Dissertation
Dissertation > Agricultural Sciences > Crop > Economic crops > Oil crops > Rapeseed ( Brassica )

Genetic Analysis and QTL Mapping of Early Flowering Season in Brassica Napus L.

Author LouYanZhi
Tutor MaChaoZhi
School Huazhong Agricultural University
Course Crop Genetics and Breeding
Keywords B. napus L. Flowering time Amplified Consensus Genetic Marker Genetic linkage map Quantitative trait loci (QTL) mapping
CLC S565.4
Type Master's thesis
Year 2008
Downloads 101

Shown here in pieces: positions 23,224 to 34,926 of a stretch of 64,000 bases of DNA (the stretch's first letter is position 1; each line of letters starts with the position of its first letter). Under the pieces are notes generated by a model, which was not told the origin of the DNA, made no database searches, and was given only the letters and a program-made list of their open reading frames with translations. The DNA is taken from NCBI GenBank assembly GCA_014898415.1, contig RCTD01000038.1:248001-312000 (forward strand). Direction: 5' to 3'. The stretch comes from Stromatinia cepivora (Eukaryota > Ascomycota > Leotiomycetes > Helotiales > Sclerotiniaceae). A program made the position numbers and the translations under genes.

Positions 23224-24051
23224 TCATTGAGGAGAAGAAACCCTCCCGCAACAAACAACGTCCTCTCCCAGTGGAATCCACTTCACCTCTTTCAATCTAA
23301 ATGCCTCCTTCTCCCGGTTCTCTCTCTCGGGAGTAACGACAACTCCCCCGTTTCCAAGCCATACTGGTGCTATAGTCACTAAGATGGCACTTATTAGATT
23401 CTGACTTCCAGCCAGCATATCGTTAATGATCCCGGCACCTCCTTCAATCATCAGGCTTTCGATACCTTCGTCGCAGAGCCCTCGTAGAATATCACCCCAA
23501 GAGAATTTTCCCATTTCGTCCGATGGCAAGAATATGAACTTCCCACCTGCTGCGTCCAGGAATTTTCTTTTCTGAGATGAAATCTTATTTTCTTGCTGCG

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Oilseed rapa is an important oilcrop planted extensively in the world. Flowering early or late, or days to flowering (DTF) will produce important impacts on the maturity, harvesting time and yield of seed. To our best knowledge, DTF is one quantitative trait with a complex genetic basis and regulated by endogenous flowering genes, hormone level, physiological and biochemical processes and environmental factors (mainly including photoperiod and temperature) together. Flowering time is controlled in a multiple gene form with locus variation between different varieties and affected by environment factors. Studies on flowering time may help breed varieties suitable to crop rotation and manipulate pollination control systems in hybrid breeding and production.In this study, we employed an F2 population resulting from crossing "06-6-7003×06-6-657", Field experiments were designed in two environments. Molecular markers were used to analyze the genetic model associated with flowering time performance. The major results are as follows:1. A total of 29 ACGM primer pairs were designed according to the different genes in flowering time of Arabidopsis. Of these, each of the majority (24) amplified a clear and strong band from the total genomic DNA of two parents when detected by 6% PAGE analysis, a total of 7 ESTs (Expression Sequence Tags) or genes from B. napus, B. rapa and B. oleracea showed polymorphisms between the parents of the mapping population, providing total 8 marker loci in the mapping population. These markers, respectively, located in the linkage groups N6, N12 and N13 of B. napus.2. 119 simple sequence repeat (SSR) markers, 131 amplified fragment length polymorphism (AFLP), 35 sequence-related amplified polymorphism (SRAP) markers and 8 ACGM markers were used to construct a genetic linkage map of B. napus. Under the condition of LOD≥3.0, a total of 214 markers were assigned to 23 linkage groups (LGs). This map covered 1865.00 cM with average marker interval of 8.45 cM. The public information of microsatellites (SSR markers), contributed to establish the links between the map of Parkin et. al (1995) and ours.3. In the F2 population, 29 markers (13.6%) by Chi-square test. There are 13 markers of SSR, 13 markers of AFLP, 2 markers of SRAP and 1marker of ACGM that skewed from the expected genotypic segregation and there are 13 markers (37.9%) of them skewed towards the female parent.4. Flowering time demonstrated the normal distribution in both environments. There existed significant difference in genotype of flowering time interval the F2:3 family line. There existed significant difference of flowering time in both environments. Environmental variance is more than genotypic variance greatly observed for floweringtime. Broad sense heritability of flowering time is 43.8%. There is significant positivecorrelation of flowering time in two environments.5. The entire genome was searched for QTL conferring significant effects on floweringtime by composite interval mapping in two populations. 7 QTL were detected offlowering time in He Zheng and 7 QTL were detected of flowering time in Wu Han.There were 2 QTL repeatedly detected.

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